Well, on lumber, we called out a commodity benefit in Q2 of 61 basis points. Now, lumber, in the last several weeks of the quarter and into the first two weeks of this quarter has hit all-time record highs. Each framing in panel are over $700. They’re up essentially about 115% DIY. But I would say, a big piece of that was, when COVID started, none of us knew where this was going to go and the mills took a conservative approach and largely backed off harvesting trees and cutting logs. That product started up again about mid-quarter of Q2 and we’re starting to see much better flow in lumber. So I’m not going to predict lumber prices but with more supply coming into the marketplace, hopefully, we’re going to attain these $700 levels.

Although we do have substantial support with housing and all the projects that Craig referred to, certainly in pressure-treated decking on just a robust decking boom, but we should see some moderation. But the unit demand even with these higher prices has remained double-digit and incredibly strong. So, see strength in the Q3 certainly right now, but where it shakes out ultimately in margin, not certain.

Steve Forbes — Guggenheim — Analyst

Thank you.

Operator

Our next question comes from the line of Karen Short with Barclays. Please proceed with your question.

Karen Short — Barclays — Analyst

Hi, thanks very much. Just a couple of questions on the e-com. I was wondering if you could talk a little bit about the behavior with the DIY customer versus the Pro, I guess, with respect to the growth rates for each, maybe a little color on ticket and also behavior on buy-online-and-pickup-in-store for each segment. And then I guess, I’m just curious broadly which segment you think you’re gaining greater share, [Indecipherable] did gain bigger share within 2Q. And then I had one other quick question.

Craig Menear — Chairman, Chief Executive Officer and President

Hey, Karen, on the e-com business, again, we’re not going to split out the cohort in terms of the numbers. But what I’ll tell you is that we saw a great engagement with both the Pro and the DIY customer. And we’re seeing accelerated engagement as Ted called out with the capabilities that we have with both the Pro and the DIY customer. And so we’re very, very pleased with that and tremendous growth there and we really believe that the current environment has allowed us to accelerate the exposure of the capabilities we’ve built in a tremendous way. So we’re very, very pleased. It’s the project nature of the business for both the Pro and the DIY customer that’s driving — helping to drive the growth in the e-com world.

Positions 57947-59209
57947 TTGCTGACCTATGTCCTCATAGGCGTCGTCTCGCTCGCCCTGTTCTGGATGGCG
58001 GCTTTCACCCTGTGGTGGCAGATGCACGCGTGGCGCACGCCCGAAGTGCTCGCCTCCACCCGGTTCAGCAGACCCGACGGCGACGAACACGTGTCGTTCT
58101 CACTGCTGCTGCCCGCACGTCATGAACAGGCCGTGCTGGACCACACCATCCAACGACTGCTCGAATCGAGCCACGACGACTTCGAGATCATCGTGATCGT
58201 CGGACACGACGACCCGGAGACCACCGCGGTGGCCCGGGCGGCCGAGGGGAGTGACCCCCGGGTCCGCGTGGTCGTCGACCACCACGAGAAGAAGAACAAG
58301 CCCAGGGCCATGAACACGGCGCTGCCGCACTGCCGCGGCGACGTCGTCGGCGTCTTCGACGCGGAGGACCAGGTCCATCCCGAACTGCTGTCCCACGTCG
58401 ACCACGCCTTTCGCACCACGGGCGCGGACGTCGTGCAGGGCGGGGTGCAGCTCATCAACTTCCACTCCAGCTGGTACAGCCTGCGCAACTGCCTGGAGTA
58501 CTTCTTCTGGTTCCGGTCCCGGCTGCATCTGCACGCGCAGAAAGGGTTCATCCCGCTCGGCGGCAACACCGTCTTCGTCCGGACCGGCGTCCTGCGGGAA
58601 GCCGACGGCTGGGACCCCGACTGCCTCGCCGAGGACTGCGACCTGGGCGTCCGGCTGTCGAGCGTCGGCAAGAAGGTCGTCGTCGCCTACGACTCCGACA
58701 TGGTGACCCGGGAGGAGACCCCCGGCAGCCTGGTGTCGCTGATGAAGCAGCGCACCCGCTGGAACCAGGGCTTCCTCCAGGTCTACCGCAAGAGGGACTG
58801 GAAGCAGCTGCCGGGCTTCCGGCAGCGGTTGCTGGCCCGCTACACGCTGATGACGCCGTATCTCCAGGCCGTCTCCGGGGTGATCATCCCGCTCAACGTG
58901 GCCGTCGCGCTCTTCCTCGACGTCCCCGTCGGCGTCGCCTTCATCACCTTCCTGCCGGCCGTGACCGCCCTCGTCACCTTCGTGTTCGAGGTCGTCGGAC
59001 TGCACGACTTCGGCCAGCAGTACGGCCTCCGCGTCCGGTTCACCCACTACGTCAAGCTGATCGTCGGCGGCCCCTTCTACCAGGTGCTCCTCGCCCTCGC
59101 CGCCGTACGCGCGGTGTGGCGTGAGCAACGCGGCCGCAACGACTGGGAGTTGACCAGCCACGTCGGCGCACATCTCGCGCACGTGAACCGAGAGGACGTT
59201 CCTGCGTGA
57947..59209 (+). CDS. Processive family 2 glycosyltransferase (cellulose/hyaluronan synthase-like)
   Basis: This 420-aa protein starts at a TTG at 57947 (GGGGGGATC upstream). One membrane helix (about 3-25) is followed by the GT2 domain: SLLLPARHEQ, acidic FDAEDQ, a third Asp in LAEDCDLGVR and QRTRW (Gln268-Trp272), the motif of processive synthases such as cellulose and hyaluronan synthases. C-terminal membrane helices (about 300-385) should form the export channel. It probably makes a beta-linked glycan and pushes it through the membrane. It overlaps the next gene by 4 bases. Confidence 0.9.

When you think about doing a project, customers blending the physical and digital worlds, we have an expanded assortment in the digital world, as Ted called out. So when it comes to completing a room, our HD Home categories of completion, we’re seeing tremendous growth there as the customer purchases that product online. That obviously has a tendency to be more DIY-oriented as they complete their room. But we’re super pleased with what we’re seeing with both the Pro and DIY customers.

Ted Decker — Executive Vice President, Merchandising

And I would say, clearly, with the numbers online effectively doubling that business in the second quarter, increasing penetration over 14%, as you can imagine, every metric is positive. The traffic across all our properties, the active customers, the app downloads, the conversion rates, all very, very strong. Our actual active customers — the number of active customers also doubled. So as Craig said, our job going forward now is to just not reap the benefit of this activity in Q2, but with all these new customers engaging across all the Home Depot capabilities, we’re very closely watching re-engagement rates, and I mentioned a couple of statistics in my prepared remarks. But we’re seeing, are people shopping across departments? Are they engaging in other capabilities? What is their duration before there is a repeat engagement with a capability or indeed a purchase? And the name of the game for us is engagement and that is really what’s all behind how doers get more done.